|Tsumugi, K - PURDUE UNIVERSITY|
|CHENG, HENG WEI|
Submitted to: International Society of Applied Ethology
Publication Type: Abstract Only
Publication Acceptance Date: April 10, 2007
Publication Date: July 30, 2007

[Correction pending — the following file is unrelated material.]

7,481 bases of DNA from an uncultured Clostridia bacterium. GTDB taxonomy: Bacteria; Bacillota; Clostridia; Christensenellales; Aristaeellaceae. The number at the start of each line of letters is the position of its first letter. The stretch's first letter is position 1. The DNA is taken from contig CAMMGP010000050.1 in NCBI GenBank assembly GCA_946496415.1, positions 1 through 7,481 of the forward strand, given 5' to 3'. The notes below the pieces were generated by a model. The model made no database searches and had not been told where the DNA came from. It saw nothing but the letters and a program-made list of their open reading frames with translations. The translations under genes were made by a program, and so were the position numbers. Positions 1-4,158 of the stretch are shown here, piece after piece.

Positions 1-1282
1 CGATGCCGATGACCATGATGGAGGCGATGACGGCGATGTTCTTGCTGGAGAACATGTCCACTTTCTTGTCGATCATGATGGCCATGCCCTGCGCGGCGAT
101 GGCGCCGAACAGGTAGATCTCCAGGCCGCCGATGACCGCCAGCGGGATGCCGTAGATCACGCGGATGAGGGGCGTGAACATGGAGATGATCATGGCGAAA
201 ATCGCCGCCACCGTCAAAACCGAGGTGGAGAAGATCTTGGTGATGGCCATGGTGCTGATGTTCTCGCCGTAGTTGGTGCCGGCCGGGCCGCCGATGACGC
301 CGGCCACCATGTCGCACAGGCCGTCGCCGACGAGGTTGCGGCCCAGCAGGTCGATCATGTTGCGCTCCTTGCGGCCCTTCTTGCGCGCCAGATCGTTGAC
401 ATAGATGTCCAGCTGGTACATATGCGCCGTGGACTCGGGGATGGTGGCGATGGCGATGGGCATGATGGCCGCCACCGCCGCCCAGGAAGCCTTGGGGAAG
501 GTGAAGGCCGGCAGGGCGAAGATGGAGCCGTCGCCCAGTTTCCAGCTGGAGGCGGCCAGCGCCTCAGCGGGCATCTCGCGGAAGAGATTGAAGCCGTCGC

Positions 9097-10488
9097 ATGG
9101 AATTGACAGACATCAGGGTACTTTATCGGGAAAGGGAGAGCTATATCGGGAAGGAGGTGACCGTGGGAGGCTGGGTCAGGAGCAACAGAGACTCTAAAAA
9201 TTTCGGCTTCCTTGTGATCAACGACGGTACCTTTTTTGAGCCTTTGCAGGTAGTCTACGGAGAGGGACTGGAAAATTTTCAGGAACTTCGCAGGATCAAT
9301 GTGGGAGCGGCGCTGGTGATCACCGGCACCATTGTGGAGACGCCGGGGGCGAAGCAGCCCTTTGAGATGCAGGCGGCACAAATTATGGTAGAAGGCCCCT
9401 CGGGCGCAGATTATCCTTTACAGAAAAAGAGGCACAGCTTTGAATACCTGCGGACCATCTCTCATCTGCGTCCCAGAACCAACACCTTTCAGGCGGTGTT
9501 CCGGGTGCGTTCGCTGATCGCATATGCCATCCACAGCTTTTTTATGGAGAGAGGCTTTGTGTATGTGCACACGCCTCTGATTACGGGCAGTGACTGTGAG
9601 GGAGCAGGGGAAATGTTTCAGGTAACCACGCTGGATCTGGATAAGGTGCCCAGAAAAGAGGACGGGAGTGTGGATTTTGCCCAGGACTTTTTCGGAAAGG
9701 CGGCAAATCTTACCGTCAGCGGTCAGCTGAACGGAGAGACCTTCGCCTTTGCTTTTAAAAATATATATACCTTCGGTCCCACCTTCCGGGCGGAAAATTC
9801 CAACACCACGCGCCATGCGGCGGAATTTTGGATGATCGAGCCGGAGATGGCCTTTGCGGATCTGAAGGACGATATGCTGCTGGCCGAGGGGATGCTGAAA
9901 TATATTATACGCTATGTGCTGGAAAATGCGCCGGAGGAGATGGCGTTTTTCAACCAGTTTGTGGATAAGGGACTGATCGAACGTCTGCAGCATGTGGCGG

Citation: Tsumugi, K.A., Cheng, H., Marchant Forde, R. 2007. Is carprofen, a non-steroidal anti-inflammatory analgesic, safe for use in Pekin ducks [abstract]. International Society of Applied Ethology. p. 147. Technical Abstract: Carprofen (Rymadyl) is a common systemic analgesic used to relieve chronic pain states in dogs, such as osteoarthritis. There is no comparable drug recommended to treat pain, such as that originating from bill trimming procedures, in ducks. The aim of this study was to evaluate if carprofen could be chronically administered to Pekin ducks without adverse effects. Thirty-two, 1-day-old, Pekin ducks were pair-housed in bedded floor pens and randomly assigned to a control (C) or drug (D) treatment. They had ad libitum access to appropriate feed and water. At 2 weeks of age, the D ducks received carprofen (10 mg/kg/d) in their drinking water daily for 14 days. C ducks continued to receive regular, untreated, water. Behavior, body weight (BW) and blood samples were monitored at fixed intervals to evaluate any effect of the drug over time. Blood was analyzed to determine if treatment affected liver, kidney, or immune function. There was a significant effect of age on most parameters (P<0.05). However, there were no effects of treatment on behavior, body weight, the proportion of circulating heterophils, lymphocytes, eosinophils, monocytes, basophils, or H:L ratios (all P>0.05). Preliminary analysis of chemical panel data failed to highlight any effects of treatment on either liver or kidney function. Overall, there seems to be no apparent toxic effects of chronic carprofen administration in Pekin ducks. Any significant differences present were age related and considered a normal part of growth and development. Carprofen may now be safely incorporated into future studies for evaluating the emergence and persistence of pain states due to bill trimming methods in Pekin ducks.